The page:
On his second day as chairman of QBE, Marty Becker told shareholders gathered at the group’s annual meeting that a focus on “earnings stability and predictability” will guide the board in its decisions for 2014.
“It’s probably the most important thing for our organization at this point in time,” he said during his opening remarks, later addressing questions about the performance of QBE’s North American business in 2013, marred by loss reserve and goodwill impairment charges that were the main contributors to a $254 million bottom line loss announced in February.
“This means being very transparent in helping our stakeholders understand how our earnings are derived and what we are doing to deliver more consistent results.”
Becker and CEO John Neal repeatedly said that QBE would return to profitability “this year—in 2014,” with Becker noting that actions to minimize unexpected volatility in the future are already taking hold.
Neal said that while the disappointing numbers of 2013 were the result of balance sheet actions, with those now squared away, QBE could see a return to net after-tax profit “in excess of $1 billion” in 2014.
Becker said that since joining the board last year, he has observed an organization with a strong underwriting culture. “This is critical DNA of any insurance company and one that seems very well-placed in our operations around the world,” he said.
In addition, he said that “QBE is one of only a handful of insurance companies truly operating globally. This is a position it has earned following more than two decades of international growth, mostly through very well-thought-out strategic acquisitions,” he said.
“This creates a unique set of both opportunities and challenges,” he said, adding that the fact that QBE was going through a transition period was another attraction to him when he was asked to join the board last year.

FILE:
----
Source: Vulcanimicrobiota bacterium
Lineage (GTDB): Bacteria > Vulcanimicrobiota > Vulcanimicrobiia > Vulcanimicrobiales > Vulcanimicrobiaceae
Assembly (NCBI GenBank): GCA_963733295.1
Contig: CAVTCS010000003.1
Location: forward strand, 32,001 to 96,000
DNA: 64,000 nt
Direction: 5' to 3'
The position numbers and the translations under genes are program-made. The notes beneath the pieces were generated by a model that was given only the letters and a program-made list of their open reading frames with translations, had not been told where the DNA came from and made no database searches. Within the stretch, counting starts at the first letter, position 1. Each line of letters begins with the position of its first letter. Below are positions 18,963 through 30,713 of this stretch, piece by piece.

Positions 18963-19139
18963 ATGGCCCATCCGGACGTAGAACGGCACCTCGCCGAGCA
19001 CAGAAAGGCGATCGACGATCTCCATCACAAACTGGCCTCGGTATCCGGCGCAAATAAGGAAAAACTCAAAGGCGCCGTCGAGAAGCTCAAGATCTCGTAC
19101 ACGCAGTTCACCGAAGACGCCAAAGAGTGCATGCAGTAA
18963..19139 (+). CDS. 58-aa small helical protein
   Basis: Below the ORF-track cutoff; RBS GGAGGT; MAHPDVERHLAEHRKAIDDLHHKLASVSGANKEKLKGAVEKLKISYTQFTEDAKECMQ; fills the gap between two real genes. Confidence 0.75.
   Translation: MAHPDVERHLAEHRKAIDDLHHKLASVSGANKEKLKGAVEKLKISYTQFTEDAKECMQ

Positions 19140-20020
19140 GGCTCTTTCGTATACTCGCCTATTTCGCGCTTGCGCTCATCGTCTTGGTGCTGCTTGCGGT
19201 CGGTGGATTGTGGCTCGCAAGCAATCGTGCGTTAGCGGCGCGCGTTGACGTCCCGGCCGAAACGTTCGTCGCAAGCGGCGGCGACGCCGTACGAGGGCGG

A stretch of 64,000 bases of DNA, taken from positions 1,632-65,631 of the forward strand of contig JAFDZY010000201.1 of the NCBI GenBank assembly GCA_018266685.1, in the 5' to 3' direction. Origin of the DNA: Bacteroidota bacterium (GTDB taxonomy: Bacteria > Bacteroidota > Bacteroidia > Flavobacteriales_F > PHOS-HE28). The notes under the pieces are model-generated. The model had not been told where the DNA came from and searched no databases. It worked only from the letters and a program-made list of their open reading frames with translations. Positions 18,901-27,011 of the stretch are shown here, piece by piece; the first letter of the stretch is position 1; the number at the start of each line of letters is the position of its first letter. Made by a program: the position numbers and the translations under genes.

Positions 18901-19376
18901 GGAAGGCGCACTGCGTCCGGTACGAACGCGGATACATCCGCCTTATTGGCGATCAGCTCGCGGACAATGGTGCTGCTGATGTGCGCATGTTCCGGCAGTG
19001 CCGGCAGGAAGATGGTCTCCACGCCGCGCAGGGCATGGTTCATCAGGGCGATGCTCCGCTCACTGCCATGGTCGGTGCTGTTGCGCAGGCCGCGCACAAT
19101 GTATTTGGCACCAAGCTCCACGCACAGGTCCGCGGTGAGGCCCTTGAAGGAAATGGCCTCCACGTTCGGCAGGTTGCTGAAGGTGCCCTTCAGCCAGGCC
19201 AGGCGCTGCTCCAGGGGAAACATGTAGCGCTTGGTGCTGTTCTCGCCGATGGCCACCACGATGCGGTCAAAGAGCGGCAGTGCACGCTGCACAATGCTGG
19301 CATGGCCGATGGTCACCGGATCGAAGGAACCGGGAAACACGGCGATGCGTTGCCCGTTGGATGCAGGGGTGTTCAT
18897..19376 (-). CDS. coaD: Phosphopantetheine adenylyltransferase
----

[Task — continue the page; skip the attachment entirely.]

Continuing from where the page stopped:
Becker told the stakeholders how his 30-plus years in the industry, including stints as CEO at Alterra Capital and Orion Capital, will bring a useful perspective “to guide where the company’s energy is focused, where we might find low-hanging fruit in our quest for profitable growth and where there’s risk of running into potholes.”
Later, when asked about the problems in North America last year, Becker noted that what may have seemed like a pothole—North American program business, which has been subject to repeated reserve hikes—is still very much a part of QBE’s future.
QBE does not want to abandon program business, he stressed. “We need to manage the program business properly,” he said, noting that over the last 12 months, QBE has put people in place with management know-how on programs. That will allow QBE to “join the rest of the industry and enjoy the benefits of that business as opposed to the pain that we’ve suffered in the last couple of years,” he said.
“The program business is not a bad business. The program business can be run very well and very effectively,” he said, reporting that almost 25 percent of the premium in the U.S. market is in programs of one type or another.
Problems Now Fixed
Looking back on the problems of 2013 to address a shareholder who asked pointedly “what was the real problem” with the North American business last year, Becker did say that “QBE has to take meaningful accountability for what took place” in the programs segment.
“The results have been awful from a shareholders standpoint. There’s no denying that,” he said, referring to North America overall. “There are three things that came together in a perfect storm and created an awful result for our shareholders.” These were: a concentration of business with one entity, Bank of America, in QBE’s forced-placed insurance segment; weather impacts on QBE’s crop business; and the need for loss reserve additions in the programs area.
The first two situations, he said, were largely outside of QBE’s control.
The concentration of lender-placed business related to Bank of America came about as part of an acquisition. With Bank of America operations undergoing significant restructuring in the United States in years subsequent to the business acquisition, the bank sold “hundreds of millions of dollars worth of loans, which has taken that revenue stream away from our lenders’ business.”
Although QBE has run a good loan-processing business and achieved good loss ratios on related insurance products, a fixed-cost infrastructure built around the lender-placed business “could not adjust as fast as the loans were being sold away,” Becker said, explaining charges that QBE ultimately took in this area.
Addressing a question about initial acquisition that led to this problem, Becker said that even though he wasn’t involved, he believed it was a wise decision at the time of purchase and that it brought profitable business to QBE over the years. The concentration, however, was slow to unwind, he said.
As for the crop business that was acquired a few years ago, which also contributed to the “perfect storm” of unfavorable events in 2013, Becker said it was “one of the best in North America.”